Pickup Alley


1h 32m 1957
Pickup Alley

Brief Synopsis

A U.S. narcotics agent trails an international drug smuggler.

Film Details

Also Known As
Half Past Hell, Interpol, The Most Wanted Woman
Genre
Crime
Thriller
Adaptation
Release Date
Aug 1957
Premiere Information
not available
Production Company
Warwick Film Productions, Ltd.
Distribution Company
Columbia Pictures Corp.
Country
Great Britain and United States
Location
Athens,Greece; Genoa,Italy; Lisbon,Portugal; London--Elstree Studios, England, Great Britain; Paris,France; Rome,Italy; Rome--The Catacombs,Italy
Screenplay Information
Based on the novel Interpol by A. J. Forrest (London, 1955).

Technical Specs

Duration
1h 32m
Sound
Mono
Color
Black and White
Theatrical Aspect Ratio
2.35 : 1
Film Length
11 reels

Synopsis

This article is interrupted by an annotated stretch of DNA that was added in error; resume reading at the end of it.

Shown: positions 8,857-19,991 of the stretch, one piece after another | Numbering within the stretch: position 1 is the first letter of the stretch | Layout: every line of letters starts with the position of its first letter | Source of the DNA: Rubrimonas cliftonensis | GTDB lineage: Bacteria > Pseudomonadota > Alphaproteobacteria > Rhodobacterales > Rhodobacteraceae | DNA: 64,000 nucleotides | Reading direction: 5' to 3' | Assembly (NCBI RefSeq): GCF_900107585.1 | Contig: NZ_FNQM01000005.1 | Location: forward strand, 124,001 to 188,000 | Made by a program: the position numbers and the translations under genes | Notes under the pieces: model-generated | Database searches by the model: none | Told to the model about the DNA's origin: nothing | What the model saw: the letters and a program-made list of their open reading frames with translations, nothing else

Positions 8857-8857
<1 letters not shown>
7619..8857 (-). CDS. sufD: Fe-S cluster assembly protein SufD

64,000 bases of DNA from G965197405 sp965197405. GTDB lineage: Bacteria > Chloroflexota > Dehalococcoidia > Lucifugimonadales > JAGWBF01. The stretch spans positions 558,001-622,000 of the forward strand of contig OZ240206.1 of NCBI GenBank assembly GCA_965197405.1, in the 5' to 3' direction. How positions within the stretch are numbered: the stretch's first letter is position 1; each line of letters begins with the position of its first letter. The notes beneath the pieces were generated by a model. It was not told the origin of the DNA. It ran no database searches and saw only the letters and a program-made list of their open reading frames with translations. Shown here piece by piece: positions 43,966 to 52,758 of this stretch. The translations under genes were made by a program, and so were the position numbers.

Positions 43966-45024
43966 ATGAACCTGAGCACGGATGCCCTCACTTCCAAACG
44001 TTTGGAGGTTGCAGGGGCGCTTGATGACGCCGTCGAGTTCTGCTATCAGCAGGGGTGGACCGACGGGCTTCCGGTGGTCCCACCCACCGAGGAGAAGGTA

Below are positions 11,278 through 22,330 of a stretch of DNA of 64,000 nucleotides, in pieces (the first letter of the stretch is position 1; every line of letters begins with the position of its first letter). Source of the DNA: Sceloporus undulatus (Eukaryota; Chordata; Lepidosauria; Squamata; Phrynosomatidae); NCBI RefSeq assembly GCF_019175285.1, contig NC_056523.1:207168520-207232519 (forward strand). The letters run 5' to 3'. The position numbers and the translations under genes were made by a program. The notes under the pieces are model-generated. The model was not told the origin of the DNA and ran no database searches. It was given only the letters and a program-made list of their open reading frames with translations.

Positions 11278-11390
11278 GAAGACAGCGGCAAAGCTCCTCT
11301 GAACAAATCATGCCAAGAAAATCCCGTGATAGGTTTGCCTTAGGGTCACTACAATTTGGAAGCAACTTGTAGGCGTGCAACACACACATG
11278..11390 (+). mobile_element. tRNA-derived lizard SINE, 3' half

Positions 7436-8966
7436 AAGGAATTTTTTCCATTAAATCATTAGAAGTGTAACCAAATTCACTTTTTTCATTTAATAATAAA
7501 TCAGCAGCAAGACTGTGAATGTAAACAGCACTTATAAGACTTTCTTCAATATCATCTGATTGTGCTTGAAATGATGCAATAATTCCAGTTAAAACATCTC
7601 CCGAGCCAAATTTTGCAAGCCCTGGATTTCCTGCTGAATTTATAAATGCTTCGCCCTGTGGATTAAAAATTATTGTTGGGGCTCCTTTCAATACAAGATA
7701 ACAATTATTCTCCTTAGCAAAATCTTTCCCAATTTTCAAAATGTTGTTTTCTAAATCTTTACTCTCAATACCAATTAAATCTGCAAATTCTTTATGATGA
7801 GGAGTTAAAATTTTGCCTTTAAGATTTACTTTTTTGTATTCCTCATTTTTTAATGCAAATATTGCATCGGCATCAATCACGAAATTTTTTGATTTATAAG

In New York, a woman urgently phones the narcotics division of the FBI to notify her brother, agent Charles Sturgis, that she has found the man for whom they have been looking. As she speaks, someone slips into the room and strangles her. When Charles goes to identify his sister's body, he finds her clutching a book of matches from the Bear Den bar. At the Bear Den, Charles follows a drug-addicted waitress as she sneaks out the back door for a fix. After snatching a hypodermic from her hands, Charles takes her to headquarters for questioning. There Charles vents his frustration over being unable to apprehend Frank McNally, the mysterious head of an international drug ring. When word comes from the Interpol bureau in London that Salko, McNally's accomplice, has been spotted in London, Charles flies there to find him. At New Scotland Yard, an Interpol inspector explains that they have no description or picture of McNally, as he changes his appearance at whim. At Salko's apartment, meanwhile, Gina Borger, McNally's drug courier, comes to deliver a satchel to Salko. When Salko sexually accosts her, Gina pulls a pistol from her coat, shoots him and flees. Soon after, Charles, accompanied by Interpol officers, arrives at the apartment and although they find a pool of blood on the rug, Salko is missing. In another part of London, Gina begs McNally to release her as his courier. Implying that he will turn her in for McNally's murder unless she cooperates with him, McNally instructs her to pick up a package in Lisbon and deliver it to him in Rome. After Interpol identifies a set of fingerprints found at the crime scene as belonging to Gina, her picture is distributed to international customs agents. Upon landing in Lisbon, she is recognized by an agent who notifies Interpol. Charles then flies to Lisbon to find her. When Gina goes to a luggage shop to pick up a shipment of drugs, the proprietor notices that she is being followed and phones his contact in Rome to apprise McNally of the situation. In Rome, meanwhile, McNally strikes a bargain with Baris, the corrupt captain of a cargo ship, to transport the drugs across the sea. When Gina arrives in Rome, McNally warns her that she is being followed and directs her to meet him at the Catacombs the next day. Charles trails her there, and as they descend into the Catacombs, McNally emerges from the shadows, pulls her aside and instructs her to travel to Athens in a few days. After Gina slips out, Charles notices that she is gone and is about to go after her when one of McNally thugs sneaks up behind him, ready to plunge a knife into his back. Just then, a startled tourist trips and lets out a shriek, alerting Charles, who dodges the attack and runs out of the Catacombs. On the steps outside, Charles is approached by Amalio, a street hawker from New York, who offers to sell him information about McNally. Later that night, Amalio calls Charles and informs him that McNally underwent plastic surgery in Tangier. After hailing a cab, Amalio takes Charles to a hotel and directs him to a room on the third floor, where he finds Gina. Charles warns her that she is in grave trouble and asks her to help him find McNally. Just then, McNally's thugs burst in and knock Charles unconscious. Awakening in a cell, Charles is taken to Capt. Varolli, the head of the police department, who accuses him of acting like a lone vigilante and insists that he cooperate with the authorities in his hunt for McNally. Varolli then informs Charles that Gina flew to Athens that morning and that the Greek police have arrested Fayala, an accomplice of McNally's. Charles then tells Amalio that he is leaving for Athens to question Fayala. In Athens, Salko, wounded but still alive, is held captive by McNally. Fayala, meanwhile, has been coerced by the police to lead Charles and the others to McNally's hideout, but as they approach the vicinity, one of McNally's thugs shoots Fayala in the back. Alerted by the sound of gunfire, McNally strangles Salko and flees across the rooftops, eluding the police. Armed with new information about Gina, Amalio flies to Athens and tells Charles where he can find her. When one of McNally's henchmen sees the police come to arrest Gina, he hurries to telephone McNally. Amalio follows him and eavesdrops on the phone conversation. Amalio then phones Charles at Interpol headquarters and, after telling him that McNally ordered his henchmen to rent a van, provides him with its license plate number. Charles tracks the van to the docks, and after shooting the driver in an exchange of gunfire, finds a note addressed to Baris on the dead man's body. Upon learning that Baris' ship has just sailed for New York, Charles notifies New York customs officials to watch for the ship. Charles, with Gina in tow, then flies back to New York, and McNally arrives shortly thereafter. When a thorough search of the ship fails to turn up any drugs, Charles is bitterly disappointed. After the police leave, McNally, disguised as a longshoreman, uses a blowtorch to dismantle Baris' refrigerator in which the drugs are concealed. After cramming the drugs into two suitcases, McNally directs one of his henchmen to carry them off the ship and load them onto a truck. After McNally snatches the cases from the truck, Charles chases him into a warehouse. As they wend their way through the cavernous structure, a watchman orders Charles to stop and shoots him. When McNally leaps from a window onto a pallet being hoisted onto a ship, Charles shoots him, sending McNally falling to his death. At FBI headquarters in New York, Gina identifies McNally's body, bringing the case to a close.